Title: CSI: Crime Scene Investigation
Strap: We’re waiting for the Diagnosis Murder game, but this will pass the time.
The success or failure of so many of America’s biggest drama series seems to depend upon which terrestrial channel picks it up first. X-Files, Buffy, 24 – all picked up by the Beeb, and all enormous hits. Homicide, NYPD Blue, Supranos – all shown by Channel 4, and all medium successes. Charmed, Dark Angel, CSI – all on Channel 5, and all remarkably obscure. Currently, CSI: Miami (the sister show of the original) is the most popular programme in the United States, and yet none of the hype or excitement has managed to traverse the ocean waves. Which doesn’t exactly bode well for sales of this here little game.
This established, it rather removes any chances of your being excited at the news of the appearance of the original cast. Or that you are the new rookie on the team, partnering up with major characters to investigate a series of, well, as providence would have it, crime scenes. There are five of these misdemeanours to be picked apart, each through the time-dishonoured method of running your cursor over the screen until it indicates something to be clicked upon. You’ve got a number of investigative tools under your belt (or perhaps clipped to your belt), which will reveal new evidence or information when impressed upon the correct lump of pixels. So if you spot a suspiciously smudged surface, you’re going to want to dust for prints. Seeing sticky stains should have you reaching for your swabs. And never anything more complicated than that.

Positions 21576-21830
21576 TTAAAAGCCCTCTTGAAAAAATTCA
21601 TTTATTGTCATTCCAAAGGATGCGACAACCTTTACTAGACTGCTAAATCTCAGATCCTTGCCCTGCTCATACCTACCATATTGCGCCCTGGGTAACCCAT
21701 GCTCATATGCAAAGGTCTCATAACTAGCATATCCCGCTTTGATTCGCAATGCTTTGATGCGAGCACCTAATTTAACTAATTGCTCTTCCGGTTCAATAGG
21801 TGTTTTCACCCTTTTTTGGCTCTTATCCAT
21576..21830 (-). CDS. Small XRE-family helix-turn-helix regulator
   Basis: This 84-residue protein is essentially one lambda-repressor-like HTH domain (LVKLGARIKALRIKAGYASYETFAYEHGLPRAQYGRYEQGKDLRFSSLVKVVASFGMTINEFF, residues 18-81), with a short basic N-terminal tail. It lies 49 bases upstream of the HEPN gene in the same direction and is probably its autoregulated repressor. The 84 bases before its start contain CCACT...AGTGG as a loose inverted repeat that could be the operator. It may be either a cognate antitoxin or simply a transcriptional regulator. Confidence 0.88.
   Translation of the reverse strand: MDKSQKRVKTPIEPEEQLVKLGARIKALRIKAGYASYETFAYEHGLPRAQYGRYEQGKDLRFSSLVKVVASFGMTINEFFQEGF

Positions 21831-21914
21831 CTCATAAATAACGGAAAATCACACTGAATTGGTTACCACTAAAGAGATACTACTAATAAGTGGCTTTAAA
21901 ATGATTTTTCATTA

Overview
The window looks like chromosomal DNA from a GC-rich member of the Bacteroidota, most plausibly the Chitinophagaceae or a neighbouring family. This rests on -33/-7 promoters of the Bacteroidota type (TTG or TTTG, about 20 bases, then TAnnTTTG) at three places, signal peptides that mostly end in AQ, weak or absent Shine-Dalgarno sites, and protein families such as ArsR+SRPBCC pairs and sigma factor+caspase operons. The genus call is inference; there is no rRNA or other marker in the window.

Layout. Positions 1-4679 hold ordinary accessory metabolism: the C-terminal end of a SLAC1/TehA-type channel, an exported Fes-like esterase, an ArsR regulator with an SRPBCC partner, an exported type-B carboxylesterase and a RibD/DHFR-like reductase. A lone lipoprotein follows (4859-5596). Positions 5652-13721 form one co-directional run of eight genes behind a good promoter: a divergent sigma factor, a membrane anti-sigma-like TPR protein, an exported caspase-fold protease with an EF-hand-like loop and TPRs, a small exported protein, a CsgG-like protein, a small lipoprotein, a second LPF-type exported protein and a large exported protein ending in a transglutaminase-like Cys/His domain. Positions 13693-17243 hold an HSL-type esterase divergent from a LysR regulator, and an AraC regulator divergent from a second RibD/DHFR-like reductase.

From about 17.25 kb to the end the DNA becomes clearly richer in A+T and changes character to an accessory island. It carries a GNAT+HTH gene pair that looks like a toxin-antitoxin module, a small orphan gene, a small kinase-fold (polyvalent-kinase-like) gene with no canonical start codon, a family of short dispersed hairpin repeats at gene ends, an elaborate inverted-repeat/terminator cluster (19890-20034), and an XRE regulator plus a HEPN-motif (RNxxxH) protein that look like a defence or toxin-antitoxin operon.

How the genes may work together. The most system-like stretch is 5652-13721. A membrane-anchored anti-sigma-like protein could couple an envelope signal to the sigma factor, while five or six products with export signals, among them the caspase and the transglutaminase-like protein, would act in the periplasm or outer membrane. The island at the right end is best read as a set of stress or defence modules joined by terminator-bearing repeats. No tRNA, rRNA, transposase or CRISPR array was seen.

After solving each case, you receive an appraisal that judges you based on the percentage of evidence you discovered, and the number of clues you required. These so-called ‘clues’ are the result of asking your partner a question – essentially punishing you for behaving like a sensible cop. And evidence is discovered through the tiresome forensic mouse-searching of every single screen for the shadow that you’re supposed to click on.
The whole collection of not-good-enough-for-the-tv-show stories are easily
finished in four hours, which is hideously short, and at no point is it even
vaguely challenging or complex. But yet there’s still that strange allure of
getting to do a Quincy that kept me playing until the end. However, it was
impossible to shake the memory that getting to play cop was all done far better
by Police Quest 3 back in 1990, which is really rather embarrassing.
Verdict: Game Police Line – Do Not Cross
Developer: Radical Entertainment